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From "Carsten Ziegeler" <cziege...@s-und-n.de>
Subject [RT] The API for the request object
Date Mon, 05 Jul 2004 07:06:07 GMT
Our request object is modelled after the request object of
the servlet spec. Now this approach is not bad, but Cocoon
has something which the servlet spec does not have: internal
requests. Unfortunately, our api does not take this into
account.

URIs
----
The request has currently two methods for the URI:
 getRequestURI and getSitemapURI.

For external requests, getRequestURI returns the original
URI and getSitemapURI contains the part of the uri that has
entered the current sitemap. So these values differ as 
soon as you use sub sitemaps with removing the prefix.

Now, for internal requests the situation is not as good:
getRequestURI returns the uri of the original/external
request and getSitemapURI again contains the part of the
internal requests URI that has entered the current sitemap.
So, with internal requests you have no chance to get the
full internal URI as soon as you moved into a subsitemap.
This is imho bad.
Obviously, we can't change getRequestURI() for internal
requests as this would break compatibility.

One possibility would be to introduce a new method:
getSitemapPrefix() which returns the prefix for the current
sitemap, so this is the empty string for the main sitemap
and the prefix for sub sitemaps.

This would mean for external requests:
getRequestURI = getSitemapPrefix() + getSitemapURI()

and for internal requests:
URI of internal request = getSitemapPrefix() + getSitemapURI()

(We already have this prefix in the environemnt, so we just 
have to make it available).


Attributes
----------

We have a similar problem with attributes on the request object.
Currently the attributes are shared between external and internal
requests, making them "global".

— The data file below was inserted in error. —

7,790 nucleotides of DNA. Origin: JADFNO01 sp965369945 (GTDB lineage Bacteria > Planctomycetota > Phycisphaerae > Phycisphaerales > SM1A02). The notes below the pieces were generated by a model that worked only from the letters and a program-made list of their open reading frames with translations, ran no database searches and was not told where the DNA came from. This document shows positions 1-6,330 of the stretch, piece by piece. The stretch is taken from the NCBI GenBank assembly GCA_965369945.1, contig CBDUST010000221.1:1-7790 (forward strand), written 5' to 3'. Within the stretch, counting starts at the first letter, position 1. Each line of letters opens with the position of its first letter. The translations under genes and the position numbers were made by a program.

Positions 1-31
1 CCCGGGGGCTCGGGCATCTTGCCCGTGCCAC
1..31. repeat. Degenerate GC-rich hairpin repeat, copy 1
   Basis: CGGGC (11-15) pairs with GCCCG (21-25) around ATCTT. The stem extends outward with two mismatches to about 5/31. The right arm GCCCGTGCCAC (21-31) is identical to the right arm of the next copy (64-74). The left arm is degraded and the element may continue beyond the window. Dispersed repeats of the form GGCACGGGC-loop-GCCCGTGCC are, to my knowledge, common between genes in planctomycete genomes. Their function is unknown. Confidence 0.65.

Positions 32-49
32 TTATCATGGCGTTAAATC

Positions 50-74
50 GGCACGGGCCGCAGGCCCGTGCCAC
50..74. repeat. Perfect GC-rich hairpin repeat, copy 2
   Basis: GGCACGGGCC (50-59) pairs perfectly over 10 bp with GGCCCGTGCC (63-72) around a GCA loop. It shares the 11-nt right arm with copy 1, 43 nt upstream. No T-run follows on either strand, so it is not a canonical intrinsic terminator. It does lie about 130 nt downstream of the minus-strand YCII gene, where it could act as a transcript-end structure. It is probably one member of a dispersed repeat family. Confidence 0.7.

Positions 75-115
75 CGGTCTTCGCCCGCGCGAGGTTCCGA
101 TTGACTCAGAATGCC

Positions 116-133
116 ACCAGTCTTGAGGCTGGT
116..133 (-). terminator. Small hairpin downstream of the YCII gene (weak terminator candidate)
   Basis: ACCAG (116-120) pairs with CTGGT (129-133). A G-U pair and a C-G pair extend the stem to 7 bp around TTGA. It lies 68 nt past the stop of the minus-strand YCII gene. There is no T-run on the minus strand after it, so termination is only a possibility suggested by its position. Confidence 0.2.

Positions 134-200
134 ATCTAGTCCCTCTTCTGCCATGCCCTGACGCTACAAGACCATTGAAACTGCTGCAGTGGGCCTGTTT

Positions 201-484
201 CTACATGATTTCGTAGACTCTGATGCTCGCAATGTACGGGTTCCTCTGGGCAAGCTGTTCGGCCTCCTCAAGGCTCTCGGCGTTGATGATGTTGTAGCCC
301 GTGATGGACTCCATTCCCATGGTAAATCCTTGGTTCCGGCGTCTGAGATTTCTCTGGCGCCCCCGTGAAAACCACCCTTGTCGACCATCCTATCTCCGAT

So, an internal request can overwrite attributes of the external
request and of other internal requests. This can lead to serious
problems especially if you have several internal requests at the
same time using the same attribute - or if you want to process
internal requests in parallel.

Again, because of compatibility, we can't change this behaviour.
But we can extend it. Currently we have these methods for attributes
that work on global attributes:

setAttribute(String, Object)
getAttribute(String)
getAttributeNames()
removeAttribute(String)

We could add another set of methods that take an additional scope
parameter which is either "global" or "request" (like the portlet
api does for session attributes):

setAttribute(String, Object, int scope)
getAttribute(String, int scope)
getAttributeNames(int scope)
removeAttribute(String, int scope)

Our old method (without the scope) are simply an alias for the
new methods with the scope "global".


Cleanup of Attributes
---------------------
Currently there is no nice way to cleanup some objects when the
processing is finished. This only works for components that are
pooled/recycled but not for data objects.

With 2.1.5 you could do this by adding a custom listener to the Cocoon
object and clean up. But this approach is not so nice as you can only
add one listener and you have to do it manually. And the listener
is not invoked for internal requests.

With Cocoon 2.1.x users have used the RequestLifecycle and
GlobalRequestLifecycle components that cleaned up the data
after the request has been processed. We deprecated these
components and removed them for 2.2.x. In general, the RL and GRL
components were a nice idea, but in most cases not the
component but the data should have been linked to a request,
so finding a better solution was a logical step.

At that time the basic idea was that the current RequestDataStore
component takes over this role, but it does't provide the cleanup
yet and it seems to be a little overkill for such a simple thing.
With the additional scope parameter for request attributes 
explained above, there is no need for a RequestDataStore component 
anymore.

The only piece missing is cleaning up of data when the request
is finished. This feature has been requests in the last months
several times from users :)

Now, the basic mechanism for this could be to scan all attribute 
values of the request and find out if the value should be cleaned 
up or not. This could be done by either testing for the usual 
suspects from Avalon (Disposable, Recyclable) or by defining a 
new Cocoon specific interface.
But perhaps there is a better way?

WDYT?

Carsten 



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